1. Organization. The more organized and detailed you are with your documentation, the better it is for anyone involved with the case. The Attorney or Paralegal may change what you have done, but it will be far less expensive for you than providing your documentation in a bag or box that the Attorney or Paralegal has to organize and sort through.
2. Be Responsible. Don’t call your Attorney every time you feel you have been slighted or wronged by your ex-spouse/child’s parent. Take a breath. Venting about your ex-spouse, opposing counsel or “the system” may make you feel better, but you won’t be feeling so good when you receive your bill for the 20 phone calls you made to do so. Try to make a list of any questions, comments, etc. that you want to discuss with your Attorney and schedule one call to address all of them.
3. Be Prepared. Make sure you are prepared for all meetings and telephone calls with your Attorney. Consider taking notes so that you don’t ask the same question two or three times. Your Attorney will bill you for their time, make the most efficient use of it that you can.
4. Be Realistic. Speak honestly to your Attorney and formulate realistic goals and expectations. You don’t want your Attorney spending time discovering what you could have already told them from the beginning. Be forthcoming from the outset and clear on what it is you would like to achieve.
5. Be Responsive. Provide requested information in a timely manner. If you provide information quickly and as completely as possible, less time will need to be spent gathering the information and the more work that can be completed on your case. Don’t make your Attorney hound you for information as it will only increase your bill.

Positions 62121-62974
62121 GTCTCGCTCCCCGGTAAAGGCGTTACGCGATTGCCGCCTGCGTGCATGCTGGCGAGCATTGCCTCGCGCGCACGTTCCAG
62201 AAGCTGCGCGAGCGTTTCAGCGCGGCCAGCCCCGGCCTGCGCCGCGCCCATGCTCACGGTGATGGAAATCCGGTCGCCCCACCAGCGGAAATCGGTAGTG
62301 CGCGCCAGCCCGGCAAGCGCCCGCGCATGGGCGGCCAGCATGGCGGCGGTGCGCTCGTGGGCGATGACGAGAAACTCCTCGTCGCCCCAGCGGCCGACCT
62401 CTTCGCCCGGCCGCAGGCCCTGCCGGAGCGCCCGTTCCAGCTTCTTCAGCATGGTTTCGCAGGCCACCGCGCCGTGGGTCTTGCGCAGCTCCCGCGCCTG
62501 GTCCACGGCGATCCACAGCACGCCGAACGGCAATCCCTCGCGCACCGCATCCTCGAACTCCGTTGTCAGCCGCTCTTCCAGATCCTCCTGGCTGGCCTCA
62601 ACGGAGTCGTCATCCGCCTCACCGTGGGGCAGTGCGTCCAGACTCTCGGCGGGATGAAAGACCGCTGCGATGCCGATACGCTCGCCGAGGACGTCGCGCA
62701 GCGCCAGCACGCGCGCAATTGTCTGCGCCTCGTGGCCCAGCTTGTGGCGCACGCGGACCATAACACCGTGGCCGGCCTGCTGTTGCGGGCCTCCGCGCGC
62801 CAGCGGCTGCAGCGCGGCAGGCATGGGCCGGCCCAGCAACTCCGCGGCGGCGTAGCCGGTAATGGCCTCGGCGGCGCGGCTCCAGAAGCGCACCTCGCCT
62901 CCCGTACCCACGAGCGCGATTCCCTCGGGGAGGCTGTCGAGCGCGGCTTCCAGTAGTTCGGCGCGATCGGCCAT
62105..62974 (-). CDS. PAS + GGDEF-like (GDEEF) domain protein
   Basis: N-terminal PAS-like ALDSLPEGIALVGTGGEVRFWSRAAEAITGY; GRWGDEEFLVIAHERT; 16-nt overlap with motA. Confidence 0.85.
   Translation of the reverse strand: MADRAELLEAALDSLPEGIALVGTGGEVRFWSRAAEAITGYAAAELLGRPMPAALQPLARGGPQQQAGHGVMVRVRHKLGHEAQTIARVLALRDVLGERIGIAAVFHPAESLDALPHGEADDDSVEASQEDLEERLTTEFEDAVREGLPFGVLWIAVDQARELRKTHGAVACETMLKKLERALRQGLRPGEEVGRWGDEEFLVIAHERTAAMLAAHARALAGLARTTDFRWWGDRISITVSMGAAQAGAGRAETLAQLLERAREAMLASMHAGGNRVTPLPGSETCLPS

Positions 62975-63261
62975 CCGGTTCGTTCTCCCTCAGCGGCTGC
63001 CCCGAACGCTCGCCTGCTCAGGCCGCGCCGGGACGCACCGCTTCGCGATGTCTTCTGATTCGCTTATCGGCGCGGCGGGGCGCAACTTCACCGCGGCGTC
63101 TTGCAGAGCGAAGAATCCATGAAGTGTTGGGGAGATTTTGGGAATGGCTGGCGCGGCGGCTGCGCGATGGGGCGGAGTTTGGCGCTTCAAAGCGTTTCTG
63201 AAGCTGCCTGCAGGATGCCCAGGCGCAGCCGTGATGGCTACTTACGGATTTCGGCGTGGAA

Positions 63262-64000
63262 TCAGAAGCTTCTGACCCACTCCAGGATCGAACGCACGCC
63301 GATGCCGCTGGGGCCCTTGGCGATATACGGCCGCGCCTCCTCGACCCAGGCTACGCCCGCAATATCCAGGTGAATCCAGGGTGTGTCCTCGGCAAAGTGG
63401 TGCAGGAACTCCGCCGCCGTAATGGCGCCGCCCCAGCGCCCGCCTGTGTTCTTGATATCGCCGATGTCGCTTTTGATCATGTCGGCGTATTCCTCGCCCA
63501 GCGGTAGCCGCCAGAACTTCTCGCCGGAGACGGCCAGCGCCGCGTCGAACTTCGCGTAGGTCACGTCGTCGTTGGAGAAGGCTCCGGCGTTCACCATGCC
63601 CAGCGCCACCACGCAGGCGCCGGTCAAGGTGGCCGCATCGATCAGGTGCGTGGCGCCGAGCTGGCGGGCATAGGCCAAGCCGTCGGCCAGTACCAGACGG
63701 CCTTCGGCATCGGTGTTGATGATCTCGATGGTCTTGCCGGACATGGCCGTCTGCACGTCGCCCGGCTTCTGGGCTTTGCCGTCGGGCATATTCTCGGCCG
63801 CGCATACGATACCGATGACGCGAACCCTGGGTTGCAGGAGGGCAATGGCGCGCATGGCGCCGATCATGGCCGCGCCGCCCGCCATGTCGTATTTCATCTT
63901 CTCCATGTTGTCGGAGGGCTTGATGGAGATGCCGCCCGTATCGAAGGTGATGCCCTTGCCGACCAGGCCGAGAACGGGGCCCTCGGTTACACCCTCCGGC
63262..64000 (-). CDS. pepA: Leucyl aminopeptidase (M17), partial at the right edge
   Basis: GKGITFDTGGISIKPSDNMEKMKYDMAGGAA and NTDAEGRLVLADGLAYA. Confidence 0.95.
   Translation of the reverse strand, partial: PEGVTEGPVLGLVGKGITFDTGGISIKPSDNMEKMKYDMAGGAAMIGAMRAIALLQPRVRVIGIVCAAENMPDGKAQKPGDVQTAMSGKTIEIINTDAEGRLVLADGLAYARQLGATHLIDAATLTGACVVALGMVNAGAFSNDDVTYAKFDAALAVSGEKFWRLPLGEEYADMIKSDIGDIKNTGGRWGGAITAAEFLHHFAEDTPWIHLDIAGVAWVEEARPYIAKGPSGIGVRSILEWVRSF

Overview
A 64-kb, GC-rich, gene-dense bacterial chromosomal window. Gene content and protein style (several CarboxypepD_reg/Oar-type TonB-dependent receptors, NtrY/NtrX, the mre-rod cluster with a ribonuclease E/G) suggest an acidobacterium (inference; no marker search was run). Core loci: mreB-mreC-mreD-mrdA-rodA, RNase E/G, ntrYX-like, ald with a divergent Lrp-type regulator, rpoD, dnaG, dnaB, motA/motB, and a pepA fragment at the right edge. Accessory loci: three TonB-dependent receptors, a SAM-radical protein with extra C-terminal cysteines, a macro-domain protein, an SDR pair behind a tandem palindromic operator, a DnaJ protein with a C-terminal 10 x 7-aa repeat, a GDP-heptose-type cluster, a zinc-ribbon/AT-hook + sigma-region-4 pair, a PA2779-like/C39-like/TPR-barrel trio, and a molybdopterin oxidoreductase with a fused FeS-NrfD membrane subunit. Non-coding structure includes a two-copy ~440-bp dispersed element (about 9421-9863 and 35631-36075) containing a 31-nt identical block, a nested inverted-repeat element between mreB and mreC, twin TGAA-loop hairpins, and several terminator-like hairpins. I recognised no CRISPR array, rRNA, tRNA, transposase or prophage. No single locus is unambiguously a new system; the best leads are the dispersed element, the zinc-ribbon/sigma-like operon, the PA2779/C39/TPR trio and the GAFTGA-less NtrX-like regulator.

6. Utilize Paralegals. The Paralegal’s time is billed at a lower rate than the Attorney and they know your case. Keep in mind that they can’t give legal advice, however, if they can’t answer a question for you, they can consult with the Attorney and get back to you, or have the Attorney return your call if needed.
7. Review your invoice. Keep a record of the time you spend with your Attorney in telephone call, meetings, etc. and then compare that time to your monthly invoice.
8. Be Respectful. Always try to be respectful to the other side. By acting with respect and reason you will be able to move your matter forward to resolution in a positive manner. This may allow you to reach a settlement and prevent the cost of ongoing litigation.
9. Inform Yourself. Take some time to do some reading about family law and the divorce/custody process so you are not going into anything blind. This will also better help you understand any options the Attorney may present to you. You can then make a more informed decision which is right for you and your family, and may ultimately reduce your legal fees.
10. Research. Make sure you choose an experienced family law Attorney.